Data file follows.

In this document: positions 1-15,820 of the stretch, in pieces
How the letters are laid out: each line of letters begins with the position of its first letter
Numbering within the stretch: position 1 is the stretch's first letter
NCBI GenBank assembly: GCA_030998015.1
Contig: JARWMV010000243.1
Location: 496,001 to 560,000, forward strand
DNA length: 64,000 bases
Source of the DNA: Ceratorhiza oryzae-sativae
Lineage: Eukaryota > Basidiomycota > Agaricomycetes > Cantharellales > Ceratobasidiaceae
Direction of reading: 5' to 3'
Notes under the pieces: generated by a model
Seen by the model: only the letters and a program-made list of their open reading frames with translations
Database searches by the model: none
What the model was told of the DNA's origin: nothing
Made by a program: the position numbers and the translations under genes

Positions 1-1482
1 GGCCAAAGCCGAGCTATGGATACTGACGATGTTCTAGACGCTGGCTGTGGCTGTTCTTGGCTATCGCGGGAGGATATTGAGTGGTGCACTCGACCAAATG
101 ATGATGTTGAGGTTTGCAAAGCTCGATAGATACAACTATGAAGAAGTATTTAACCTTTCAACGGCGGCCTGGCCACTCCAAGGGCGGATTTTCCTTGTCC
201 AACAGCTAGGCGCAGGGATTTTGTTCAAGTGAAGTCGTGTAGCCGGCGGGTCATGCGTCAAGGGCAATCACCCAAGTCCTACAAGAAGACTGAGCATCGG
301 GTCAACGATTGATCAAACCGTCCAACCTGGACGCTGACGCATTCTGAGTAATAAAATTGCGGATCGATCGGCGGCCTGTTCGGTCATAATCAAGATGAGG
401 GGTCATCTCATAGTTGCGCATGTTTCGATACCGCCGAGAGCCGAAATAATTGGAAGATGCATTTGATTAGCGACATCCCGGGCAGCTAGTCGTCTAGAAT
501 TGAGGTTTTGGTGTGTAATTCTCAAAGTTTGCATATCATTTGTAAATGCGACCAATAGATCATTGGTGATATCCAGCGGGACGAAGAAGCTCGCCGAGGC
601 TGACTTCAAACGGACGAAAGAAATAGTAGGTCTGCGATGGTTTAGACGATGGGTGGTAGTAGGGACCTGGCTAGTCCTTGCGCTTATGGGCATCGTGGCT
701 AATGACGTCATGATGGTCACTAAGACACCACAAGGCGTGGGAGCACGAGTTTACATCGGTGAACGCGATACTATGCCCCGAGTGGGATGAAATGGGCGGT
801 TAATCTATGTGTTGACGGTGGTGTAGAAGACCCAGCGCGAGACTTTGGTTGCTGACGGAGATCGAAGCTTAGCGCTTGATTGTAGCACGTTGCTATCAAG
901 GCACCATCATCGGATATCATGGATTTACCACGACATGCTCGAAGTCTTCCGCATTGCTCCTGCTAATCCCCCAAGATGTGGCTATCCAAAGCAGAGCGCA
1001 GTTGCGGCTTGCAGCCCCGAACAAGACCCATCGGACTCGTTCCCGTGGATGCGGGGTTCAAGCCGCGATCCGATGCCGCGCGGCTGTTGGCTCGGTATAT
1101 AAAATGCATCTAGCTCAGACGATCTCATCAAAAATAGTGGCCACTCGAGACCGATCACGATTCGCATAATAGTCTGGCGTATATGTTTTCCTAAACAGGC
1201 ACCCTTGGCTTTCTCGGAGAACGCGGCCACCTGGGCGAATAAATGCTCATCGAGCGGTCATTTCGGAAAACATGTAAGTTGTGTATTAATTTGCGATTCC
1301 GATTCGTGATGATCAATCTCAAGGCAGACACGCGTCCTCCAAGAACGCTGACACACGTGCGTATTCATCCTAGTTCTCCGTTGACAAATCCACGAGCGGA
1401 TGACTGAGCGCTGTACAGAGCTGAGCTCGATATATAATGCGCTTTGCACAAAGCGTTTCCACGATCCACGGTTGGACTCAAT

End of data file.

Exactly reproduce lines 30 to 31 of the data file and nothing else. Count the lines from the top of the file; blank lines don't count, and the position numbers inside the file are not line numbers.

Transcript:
1301 GATTCGTGATGATCAATCTCAAGGCAGACACGCGTCCTCCAAGAACGCTGACACACGTGCGTATTCATCCTAGTTCTCCGTTGACAAATCCACGAGCGGA
1401 TGACTGAGCGCTGTACAGAGCTGAGCTCGATATATAATGCGCTTTGCACAAAGCGTTTCCACGATCCACGGTTGGACTCAAT